Eastern Galicia medical students stay together in a Latin Quarter hotel on rue Tournefort. Lonek has friends there. He knows Malwina by sight.
He meets her by chance on rue de Tolbiac in March, 1942. He is a neighborhood doctor, with a practice on boulevard Saint-Marcel. He is riding his bike to visit some patients. Malwina earns some money making leather belts. She just delivered some belts to a store. There are not that many Eastern Galicia Jews left in Paris. Some have gone South to the “Free zone.” Others have been prisoners in French camps for a year already. Cattle cars are beginning to carry them to an unknown location in Eastern Europe. Neither Lonek nor Malwina has registered as a Jew. Lonek seduces Malwina by playing Chopin’s Grande Polonaise and Étude Révolutionnaire.
Lonek is the main doctor of FTP-MOI, a group of foreigners belonging to the communist Résistance in France. His name in the group is Jacques. The group hides arms and explosives in Lonek’s large apartment.
Lonek enrolls Malwina as a courier and calls her Jacqueline.
In December, 1942, the police catches most of the group’s members. The Gestapo holds Malwina secretly in the Fresnes jail, near Paris. People who vanish in this manner don’t usually come back. Lonek thinks she is dead. A neighbor warned not to come home. He hides in the house of a patient, Marie-Louise, and became her lover.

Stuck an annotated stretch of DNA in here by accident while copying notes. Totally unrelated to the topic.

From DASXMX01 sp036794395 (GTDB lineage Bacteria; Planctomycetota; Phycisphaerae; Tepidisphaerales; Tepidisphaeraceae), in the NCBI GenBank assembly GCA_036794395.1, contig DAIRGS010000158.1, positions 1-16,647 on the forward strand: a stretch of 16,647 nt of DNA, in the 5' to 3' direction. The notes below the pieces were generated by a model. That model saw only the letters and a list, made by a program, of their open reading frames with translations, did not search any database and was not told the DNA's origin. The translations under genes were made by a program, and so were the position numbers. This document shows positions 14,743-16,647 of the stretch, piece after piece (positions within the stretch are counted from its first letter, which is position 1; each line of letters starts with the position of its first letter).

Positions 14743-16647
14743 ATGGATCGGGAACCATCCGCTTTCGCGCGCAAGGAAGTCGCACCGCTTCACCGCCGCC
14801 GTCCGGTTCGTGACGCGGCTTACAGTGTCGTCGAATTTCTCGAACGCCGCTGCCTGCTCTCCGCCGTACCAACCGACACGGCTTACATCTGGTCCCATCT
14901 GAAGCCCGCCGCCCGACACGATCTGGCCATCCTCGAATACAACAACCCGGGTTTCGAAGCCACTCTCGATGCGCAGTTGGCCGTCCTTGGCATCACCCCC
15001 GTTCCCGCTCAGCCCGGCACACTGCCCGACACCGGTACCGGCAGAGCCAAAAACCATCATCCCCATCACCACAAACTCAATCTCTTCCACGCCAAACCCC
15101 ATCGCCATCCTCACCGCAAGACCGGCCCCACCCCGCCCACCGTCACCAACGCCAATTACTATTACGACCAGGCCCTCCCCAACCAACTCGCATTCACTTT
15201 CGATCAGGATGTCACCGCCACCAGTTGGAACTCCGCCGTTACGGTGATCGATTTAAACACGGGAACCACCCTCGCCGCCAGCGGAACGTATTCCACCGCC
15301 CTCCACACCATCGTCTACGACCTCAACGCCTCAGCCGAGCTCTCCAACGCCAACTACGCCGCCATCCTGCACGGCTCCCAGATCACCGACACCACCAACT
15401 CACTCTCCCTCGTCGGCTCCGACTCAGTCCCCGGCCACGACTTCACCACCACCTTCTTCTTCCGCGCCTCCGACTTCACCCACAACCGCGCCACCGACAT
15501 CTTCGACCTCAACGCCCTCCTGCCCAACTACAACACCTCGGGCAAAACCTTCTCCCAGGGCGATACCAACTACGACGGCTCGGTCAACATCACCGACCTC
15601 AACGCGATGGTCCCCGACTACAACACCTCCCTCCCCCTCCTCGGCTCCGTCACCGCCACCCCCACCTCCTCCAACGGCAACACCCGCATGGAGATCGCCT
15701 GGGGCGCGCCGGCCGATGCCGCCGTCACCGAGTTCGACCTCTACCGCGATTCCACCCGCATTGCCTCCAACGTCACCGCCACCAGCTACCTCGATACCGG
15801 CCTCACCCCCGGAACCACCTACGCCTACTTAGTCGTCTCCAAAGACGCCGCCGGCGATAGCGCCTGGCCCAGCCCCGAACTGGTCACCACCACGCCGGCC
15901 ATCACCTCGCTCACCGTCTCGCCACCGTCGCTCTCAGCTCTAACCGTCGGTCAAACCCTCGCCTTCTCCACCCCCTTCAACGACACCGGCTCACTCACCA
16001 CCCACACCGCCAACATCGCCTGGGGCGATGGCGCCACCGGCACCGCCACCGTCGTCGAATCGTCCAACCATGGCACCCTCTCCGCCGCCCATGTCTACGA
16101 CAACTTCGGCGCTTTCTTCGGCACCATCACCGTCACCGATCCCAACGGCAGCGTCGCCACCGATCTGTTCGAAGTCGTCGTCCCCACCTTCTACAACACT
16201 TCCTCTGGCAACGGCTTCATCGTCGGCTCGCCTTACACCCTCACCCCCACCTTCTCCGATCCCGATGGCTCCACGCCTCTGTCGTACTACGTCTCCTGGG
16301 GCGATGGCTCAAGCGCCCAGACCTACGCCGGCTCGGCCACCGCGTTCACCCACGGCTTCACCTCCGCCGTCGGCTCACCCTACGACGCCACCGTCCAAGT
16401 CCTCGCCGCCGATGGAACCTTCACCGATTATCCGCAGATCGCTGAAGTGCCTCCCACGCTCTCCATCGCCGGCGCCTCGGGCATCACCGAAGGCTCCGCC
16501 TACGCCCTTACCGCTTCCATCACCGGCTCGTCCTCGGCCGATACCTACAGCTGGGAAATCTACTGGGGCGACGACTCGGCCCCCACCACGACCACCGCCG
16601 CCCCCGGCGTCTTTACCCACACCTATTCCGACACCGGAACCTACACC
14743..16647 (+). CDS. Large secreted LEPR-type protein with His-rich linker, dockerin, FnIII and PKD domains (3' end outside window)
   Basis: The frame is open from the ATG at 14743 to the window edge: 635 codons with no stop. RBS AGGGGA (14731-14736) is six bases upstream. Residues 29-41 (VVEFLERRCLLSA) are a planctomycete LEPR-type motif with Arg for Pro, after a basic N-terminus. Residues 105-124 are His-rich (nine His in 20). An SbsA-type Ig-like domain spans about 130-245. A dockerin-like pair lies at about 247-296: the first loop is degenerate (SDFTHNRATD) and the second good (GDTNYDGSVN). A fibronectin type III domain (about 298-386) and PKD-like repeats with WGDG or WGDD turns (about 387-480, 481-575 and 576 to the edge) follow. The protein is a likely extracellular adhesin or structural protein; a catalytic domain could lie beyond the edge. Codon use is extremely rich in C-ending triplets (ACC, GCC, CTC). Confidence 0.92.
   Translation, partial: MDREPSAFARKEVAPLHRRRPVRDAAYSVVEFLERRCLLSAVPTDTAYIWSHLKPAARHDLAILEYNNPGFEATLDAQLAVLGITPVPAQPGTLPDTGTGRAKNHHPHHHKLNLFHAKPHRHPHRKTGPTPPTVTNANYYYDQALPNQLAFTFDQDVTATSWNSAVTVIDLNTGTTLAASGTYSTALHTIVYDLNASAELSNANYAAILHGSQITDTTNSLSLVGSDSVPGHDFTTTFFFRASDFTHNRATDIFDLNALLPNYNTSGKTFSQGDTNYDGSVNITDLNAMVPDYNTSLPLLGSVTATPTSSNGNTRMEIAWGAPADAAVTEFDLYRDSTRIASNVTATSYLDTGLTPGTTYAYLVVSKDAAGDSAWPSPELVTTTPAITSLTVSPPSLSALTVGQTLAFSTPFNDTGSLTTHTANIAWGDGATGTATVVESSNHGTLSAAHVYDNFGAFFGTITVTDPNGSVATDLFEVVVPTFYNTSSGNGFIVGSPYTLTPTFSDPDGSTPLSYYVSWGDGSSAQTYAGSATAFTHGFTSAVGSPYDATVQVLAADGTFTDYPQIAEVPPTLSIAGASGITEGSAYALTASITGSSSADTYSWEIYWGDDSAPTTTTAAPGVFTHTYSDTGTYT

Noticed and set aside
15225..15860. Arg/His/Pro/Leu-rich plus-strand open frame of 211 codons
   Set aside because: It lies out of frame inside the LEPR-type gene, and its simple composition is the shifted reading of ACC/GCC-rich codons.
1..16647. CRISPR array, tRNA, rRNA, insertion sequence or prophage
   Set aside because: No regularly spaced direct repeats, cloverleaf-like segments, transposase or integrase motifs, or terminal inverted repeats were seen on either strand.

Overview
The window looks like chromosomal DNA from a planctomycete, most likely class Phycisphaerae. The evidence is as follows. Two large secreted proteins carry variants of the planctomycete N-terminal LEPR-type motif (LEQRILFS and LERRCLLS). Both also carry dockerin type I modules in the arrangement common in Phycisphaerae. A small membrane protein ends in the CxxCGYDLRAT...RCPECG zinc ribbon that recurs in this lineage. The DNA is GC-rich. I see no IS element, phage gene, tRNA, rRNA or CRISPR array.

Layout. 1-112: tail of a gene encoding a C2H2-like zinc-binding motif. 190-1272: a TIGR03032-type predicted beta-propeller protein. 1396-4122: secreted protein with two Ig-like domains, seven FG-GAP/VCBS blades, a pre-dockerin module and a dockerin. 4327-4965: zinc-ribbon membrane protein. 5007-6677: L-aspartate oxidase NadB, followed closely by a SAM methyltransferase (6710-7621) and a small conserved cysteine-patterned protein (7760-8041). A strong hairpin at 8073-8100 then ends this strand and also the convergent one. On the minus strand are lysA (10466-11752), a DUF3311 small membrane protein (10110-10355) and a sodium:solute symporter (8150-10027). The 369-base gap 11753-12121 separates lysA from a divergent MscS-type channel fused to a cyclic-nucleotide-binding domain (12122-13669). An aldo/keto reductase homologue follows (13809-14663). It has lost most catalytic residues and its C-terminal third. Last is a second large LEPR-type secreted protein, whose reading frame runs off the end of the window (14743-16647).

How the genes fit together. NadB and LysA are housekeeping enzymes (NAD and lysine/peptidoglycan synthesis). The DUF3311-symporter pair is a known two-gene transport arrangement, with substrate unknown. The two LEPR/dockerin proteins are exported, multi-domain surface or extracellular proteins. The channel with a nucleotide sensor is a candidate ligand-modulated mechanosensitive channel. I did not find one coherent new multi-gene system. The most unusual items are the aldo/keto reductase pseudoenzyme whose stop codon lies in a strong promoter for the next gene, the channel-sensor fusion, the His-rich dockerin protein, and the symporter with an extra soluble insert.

He leaves Marie-Louise, who knows too many collaborators. He lives with Malwina, whom the Germans have released, in a garret. My parents conceived me during the Christmas night, 1943. One week later, the police arrest my father. Marie-Louise has denounced him.
Two of my books,Une nouvelle vie, Malvina and Lonek le hussard, tell this story.

September 23, 1944. I am born in Paris.
My mother has moved to another garret. She works here and there as a cleaning lady. Then she finds a job as a technical editor in a women’s magazine published by the communist party, which proves that she knows the French language quite well after seven years in France.
Lonek has been in Auschwitz since the beginning of 1945. He survived because he was strong, a doctor, a communist, and very lucky. He hides in the camp when the Germans evacuate it, in January, 1945, as he is waiting for the Red Army with a few other daredevils. He spends three months in Lublin, temporary capital of Poland, then goes to Odessa and sails to Marseille. He arrives in Paris on April 5. I am already six months old.

 

December 25, 1945. Birth of my brother Michel.
The picture at left shows how unhappy he is to celebrate Christmas and his birthday on the same day. What’s more, he has to share his gifts with me, as our parents, being communists, do not recognize private property.